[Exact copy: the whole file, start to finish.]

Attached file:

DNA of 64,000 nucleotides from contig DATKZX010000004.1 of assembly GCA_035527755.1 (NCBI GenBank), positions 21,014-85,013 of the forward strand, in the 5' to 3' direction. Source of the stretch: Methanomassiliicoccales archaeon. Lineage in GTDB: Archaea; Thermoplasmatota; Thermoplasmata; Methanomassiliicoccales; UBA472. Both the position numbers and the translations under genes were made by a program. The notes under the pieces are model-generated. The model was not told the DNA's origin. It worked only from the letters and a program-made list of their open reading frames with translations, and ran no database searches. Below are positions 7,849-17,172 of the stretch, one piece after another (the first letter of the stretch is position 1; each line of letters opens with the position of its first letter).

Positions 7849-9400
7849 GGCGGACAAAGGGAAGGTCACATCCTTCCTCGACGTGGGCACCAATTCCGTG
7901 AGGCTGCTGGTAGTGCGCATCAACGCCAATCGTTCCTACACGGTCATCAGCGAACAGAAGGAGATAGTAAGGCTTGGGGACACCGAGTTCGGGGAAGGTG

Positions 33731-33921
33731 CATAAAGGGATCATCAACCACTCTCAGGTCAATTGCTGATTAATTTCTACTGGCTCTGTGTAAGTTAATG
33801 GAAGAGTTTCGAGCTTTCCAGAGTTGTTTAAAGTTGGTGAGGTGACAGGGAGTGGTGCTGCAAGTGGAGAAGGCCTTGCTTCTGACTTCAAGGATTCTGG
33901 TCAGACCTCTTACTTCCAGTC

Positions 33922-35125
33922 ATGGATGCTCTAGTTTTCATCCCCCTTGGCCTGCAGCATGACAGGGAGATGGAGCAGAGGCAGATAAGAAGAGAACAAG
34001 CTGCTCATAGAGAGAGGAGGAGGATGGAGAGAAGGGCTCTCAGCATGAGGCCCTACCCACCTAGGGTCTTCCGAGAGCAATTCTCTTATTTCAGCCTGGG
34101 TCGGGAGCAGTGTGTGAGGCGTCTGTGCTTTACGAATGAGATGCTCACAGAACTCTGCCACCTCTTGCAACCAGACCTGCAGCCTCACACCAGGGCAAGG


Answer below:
DNA of 64,000 nucleotides from contig DATKZX010000004.1 of assembly GCA_035527755.1 (NCBI GenBank), positions 21,014-85,013 of the forward strand, in the 5' to 3' direction. Source of the stretch: Methanomassiliicoccales archaeon. Lineage in GTDB: Archaea; Thermoplasmatota; Thermoplasmata; Methanomassiliicoccales; UBA472. Both the position numbers and the translations under genes were made by a program. The notes under the pieces are model-generated. The model was not told the DNA's origin. It worked only from the letters and a program-made list of their open reading frames with translations, and ran no database searches. Below are positions 7,849-17,172 of the stretch, one piece after another (the first letter of the stretch is position 1; each line of letters opens with the position of its first letter).

Positions 7849-9400
7849 GGCGGACAAAGGGAAGGTCACATCCTTCCTCGACGTGGGCACCAATTCCGTG
7901 AGGCTGCTGGTAGTGCGCATCAACGCCAATCGTTCCTACACGGTCATCAGCGAACAGAAGGAGATAGTAAGGCTTGGGGACACCGAGTTCGGGGAAGGTG

Positions 33731-33921
33731 CATAAAGGGATCATCAACCACTCTCAGGTCAATTGCTGATTAATTTCTACTGGCTCTGTGTAAGTTAATG
33801 GAAGAGTTTCGAGCTTTCCAGAGTTGTTTAAAGTTGGTGAGGTGACAGGGAGTGGTGCTGCAAGTGGAGAAGGCCTTGCTTCTGACTTCAAGGATTCTGG
33901 TCAGACCTCTTACTTCCAGTC

Positions 33922-35125
33922 ATGGATGCTCTAGTTTTCATCCCCCTTGGCCTGCAGCATGACAGGGAGATGGAGCAGAGGCAGATAAGAAGAGAACAAG
34001 CTGCTCATAGAGAGAGGAGGAGGATGGAGAGAAGGGCTCTCAGCATGAGGCCCTACCCACCTAGGGTCTTCCGAGAGCAATTCTCTTATTTCAGCCTGGG
34101 TCGGGAGCAGTGTGTGAGGCGTCTGTGCTTTACGAATGAGATGCTCACAGAACTCTGCCACCTCTTGCAACCAGACCTGCAGCCTCACACCAGGGCAAGG